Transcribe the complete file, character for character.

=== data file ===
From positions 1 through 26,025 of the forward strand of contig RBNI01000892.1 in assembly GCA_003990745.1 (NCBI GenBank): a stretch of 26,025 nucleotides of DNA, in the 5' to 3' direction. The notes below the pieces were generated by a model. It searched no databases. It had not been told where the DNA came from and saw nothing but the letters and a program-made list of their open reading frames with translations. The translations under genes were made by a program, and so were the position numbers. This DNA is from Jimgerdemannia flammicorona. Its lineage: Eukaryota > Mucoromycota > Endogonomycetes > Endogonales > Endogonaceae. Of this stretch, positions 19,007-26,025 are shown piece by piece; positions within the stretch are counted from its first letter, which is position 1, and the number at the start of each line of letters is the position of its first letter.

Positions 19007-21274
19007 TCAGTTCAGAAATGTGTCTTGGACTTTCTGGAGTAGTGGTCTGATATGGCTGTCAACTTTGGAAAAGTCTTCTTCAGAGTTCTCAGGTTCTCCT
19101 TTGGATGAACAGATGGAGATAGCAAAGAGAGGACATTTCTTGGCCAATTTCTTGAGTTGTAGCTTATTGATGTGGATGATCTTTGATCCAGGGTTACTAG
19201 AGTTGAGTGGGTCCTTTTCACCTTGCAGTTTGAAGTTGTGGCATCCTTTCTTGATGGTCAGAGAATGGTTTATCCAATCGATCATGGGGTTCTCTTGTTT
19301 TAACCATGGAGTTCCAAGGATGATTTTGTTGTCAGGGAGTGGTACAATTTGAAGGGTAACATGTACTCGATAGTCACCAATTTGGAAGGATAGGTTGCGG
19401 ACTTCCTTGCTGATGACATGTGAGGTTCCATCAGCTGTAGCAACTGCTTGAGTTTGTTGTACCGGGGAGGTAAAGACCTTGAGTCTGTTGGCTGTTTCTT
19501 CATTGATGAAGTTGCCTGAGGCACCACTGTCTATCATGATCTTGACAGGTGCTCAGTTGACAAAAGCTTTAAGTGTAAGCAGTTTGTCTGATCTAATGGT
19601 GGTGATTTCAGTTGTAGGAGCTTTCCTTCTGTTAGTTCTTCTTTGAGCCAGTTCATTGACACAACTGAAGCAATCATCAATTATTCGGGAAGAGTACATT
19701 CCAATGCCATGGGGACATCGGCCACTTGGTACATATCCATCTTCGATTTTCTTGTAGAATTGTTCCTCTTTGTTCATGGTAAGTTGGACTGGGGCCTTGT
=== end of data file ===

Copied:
From positions 1 through 26,025 of the forward strand of contig RBNI01000892.1 in assembly GCA_003990745.1 (NCBI GenBank): a stretch of 26,025 nucleotides of DNA, in the 5' to 3' direction. The notes below the pieces were generated by a model. It searched no databases. It had not been told where the DNA came from and saw nothing but the letters and a program-made list of their open reading frames with translations. The translations under genes were made by a program, and so were the position numbers. This DNA is from Jimgerdemannia flammicorona. Its lineage: Eukaryota > Mucoromycota > Endogonomycetes > Endogonales > Endogonaceae. Of this stretch, positions 19,007-26,025 are shown piece by piece; positions within the stretch are counted from its first letter, which is position 1, and the number at the start of each line of letters is the position of its first letter.

Positions 19007-21274
19007 TCAGTTCAGAAATGTGTCTTGGACTTTCTGGAGTAGTGGTCTGATATGGCTGTCAACTTTGGAAAAGTCTTCTTCAGAGTTCTCAGGTTCTCCT
19101 TTGGATGAACAGATGGAGATAGCAAAGAGAGGACATTTCTTGGCCAATTTCTTGAGTTGTAGCTTATTGATGTGGATGATCTTTGATCCAGGGTTACTAG
19201 AGTTGAGTGGGTCCTTTTCACCTTGCAGTTTGAAGTTGTGGCATCCTTTCTTGATGGTCAGAGAATGGTTTATCCAATCGATCATGGGGTTCTCTTGTTT
19301 TAACCATGGAGTTCCAAGGATGATTTTGTTGTCAGGGAGTGGTACAATTTGAAGGGTAACATGTACTCGATAGTCACCAATTTGGAAGGATAGGTTGCGG
19401 ACTTCCTTGCTGATGACATGTGAGGTTCCATCAGCTGTAGCAACTGCTTGAGTTTGTTGTACCGGGGAGGTAAAGACCTTGAGTCTGTTGGCTGTTTCTT
19501 CATTGATGAAGTTGCCTGAGGCACCACTGTCTATCATGATCTTGACAGGTGCTCAGTTGACAAAAGCTTTAAGTGTAAGCAGTTTGTCTGATCTAATGGT
19601 GGTGATTTCAGTTGTAGGAGCTTTCCTTCTGTTAGTTCTTCTTTGAGCCAGTTCATTGACACAACTGAAGCAATCATCAATTATTCGGGAAGAGTACATT
19701 CCAATGCCATGGGGACATCGGCCACTTGGTACATATCCATCTTCGATTTTCTTGTAGAATTGTTCCTCTTTGTTCATGGTAAGTTGGACTGGGGCCTTGT